Austria/Switzerland: Driven by exports

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The Austrian economy and industry

Austria is, in terms of its gross domestic product, one of the mid to large-sized economies in Europe. With a GDP per capita of €45,726, the country occupies the third place within the surveyed countries of the study “World of Tooling”. Austria could only briefly recover from the economic crisis in 2008 and 2009. The rate of unemployment rose between mid-2011 and the end of 2014 mainly because of lower domestic demand. Nevertheless, the economy has grown by 1.1% per year for the last 4 years. However, the outlook for 2015 and 2016 is on a low but positive level and beneath the EU average. Economic experts feel that the public and private investments are too low.

Worldwide, Austria is the 29th and 26th largest export and import nation respectively. The country exported goods worth €126bn in 2013. The three largest exports were automobiles, machines and chemistry products. The country also has a large amount of different natural resources. The wage level with an average of €37,666 in 2013 was significantly above the average of all industrial nations. On an average, the Austrians work 1,673 hours every year, which is 4% lower than in the other industrial nations. The importance of tourism amounts to 5.5% of the GDP and is underlined by 131.9m overnight stays every year. Not only tourists, but also Austrians are satisfied with their country and the public services offered according to international surveys.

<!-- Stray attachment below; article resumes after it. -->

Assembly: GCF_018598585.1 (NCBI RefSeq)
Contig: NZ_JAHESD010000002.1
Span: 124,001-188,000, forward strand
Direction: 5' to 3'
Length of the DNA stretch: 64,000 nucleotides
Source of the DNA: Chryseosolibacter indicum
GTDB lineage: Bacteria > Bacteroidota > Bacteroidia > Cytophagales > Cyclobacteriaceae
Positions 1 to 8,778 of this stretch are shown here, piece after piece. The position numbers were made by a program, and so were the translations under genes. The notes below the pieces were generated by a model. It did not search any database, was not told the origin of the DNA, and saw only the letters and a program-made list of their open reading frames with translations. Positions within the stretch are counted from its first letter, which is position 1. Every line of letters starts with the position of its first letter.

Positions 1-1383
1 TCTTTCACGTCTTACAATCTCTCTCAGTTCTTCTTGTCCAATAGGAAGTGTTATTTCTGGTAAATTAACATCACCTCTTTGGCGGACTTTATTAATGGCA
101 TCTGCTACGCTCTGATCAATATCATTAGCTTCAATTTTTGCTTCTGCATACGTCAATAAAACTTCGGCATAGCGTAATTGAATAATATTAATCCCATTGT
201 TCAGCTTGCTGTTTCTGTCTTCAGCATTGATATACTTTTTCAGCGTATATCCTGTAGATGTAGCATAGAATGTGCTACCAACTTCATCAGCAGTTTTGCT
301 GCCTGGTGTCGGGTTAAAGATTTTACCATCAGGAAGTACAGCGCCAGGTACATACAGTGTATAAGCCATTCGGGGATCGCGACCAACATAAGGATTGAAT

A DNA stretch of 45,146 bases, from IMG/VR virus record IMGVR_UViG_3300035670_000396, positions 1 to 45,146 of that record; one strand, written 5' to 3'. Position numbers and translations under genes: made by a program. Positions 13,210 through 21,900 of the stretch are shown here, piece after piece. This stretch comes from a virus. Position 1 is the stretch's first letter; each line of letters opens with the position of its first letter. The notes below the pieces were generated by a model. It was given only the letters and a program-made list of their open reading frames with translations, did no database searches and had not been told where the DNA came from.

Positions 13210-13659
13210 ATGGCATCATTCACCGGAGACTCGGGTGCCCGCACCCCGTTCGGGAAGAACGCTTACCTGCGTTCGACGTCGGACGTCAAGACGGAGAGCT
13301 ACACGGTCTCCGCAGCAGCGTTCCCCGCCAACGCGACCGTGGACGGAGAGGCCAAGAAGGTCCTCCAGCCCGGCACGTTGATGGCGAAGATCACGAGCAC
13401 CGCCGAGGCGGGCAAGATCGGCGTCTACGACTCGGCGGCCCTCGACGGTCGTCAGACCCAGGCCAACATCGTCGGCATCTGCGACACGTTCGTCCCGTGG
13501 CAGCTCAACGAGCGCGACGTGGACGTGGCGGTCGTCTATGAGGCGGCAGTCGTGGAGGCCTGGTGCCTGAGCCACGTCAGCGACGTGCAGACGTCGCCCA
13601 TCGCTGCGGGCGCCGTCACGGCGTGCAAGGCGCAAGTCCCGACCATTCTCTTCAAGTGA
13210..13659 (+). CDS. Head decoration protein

Swiss toolmaking industry

The image of Swiss precision in watch manufacturing holds true for the producing tool and die industry as well. Swiss tool and die manufacturers have a strong understanding of complex machine technology and highly precise workmanship. Due to high labor costs, which can be partially compensated by long working hours and smaller employer contributions, the Swiss tool and die manufacturers have to focus on upmarket tools. In 2013, tools and dies worth €422.93m were exported, of which €318.26m were for injection moulds, €87.06m for solid and sheetmetal forming tools and €17.62m for die casting moulds. Switzerland registered a total value of €283.9m, apportioned among €198.61m for injection moulds, €69.45m for solid and sheetmetal forming tools and €15.83m for die casting moulds.

The Swiss trade of tools with foreign markets for 2014 is illustrated in Figure 4. The largest trade partners for importing injection moulds are Germany, Italy and Austria. The value of German goods is nearly four times larger than that of Italy.

Injection moulds are mostly exported to Germany, Austria and USA. The largest trade partners for importing sheetmetal and massive forming tools are Germany, Italy (the value of German goods is more than six times larger than that of Italy) and Austria, while they are exported mainly to Germany, Austria and France. Many tool and die making companies use their diverse process knowledge to increase the productivity of their tools and dies for their customers.

The technological comprehension, together with the precise production of tools and dies, points to highly developed competences in Switzerland. Measured in absolute production numbers, Switzerland takes a mid-position compared to other tool and die markets. The relatively low number of companies is well suited for production and export of tools largely due to their know-how.

The appreciation of the Swiss franc and the subsequently increasing difficulties of an industry dependent on exports results in a low development rating for Switzerland as shown in the study “World of Tooling”. Switzerland in general has a high tool and die competence for a mid-market size.

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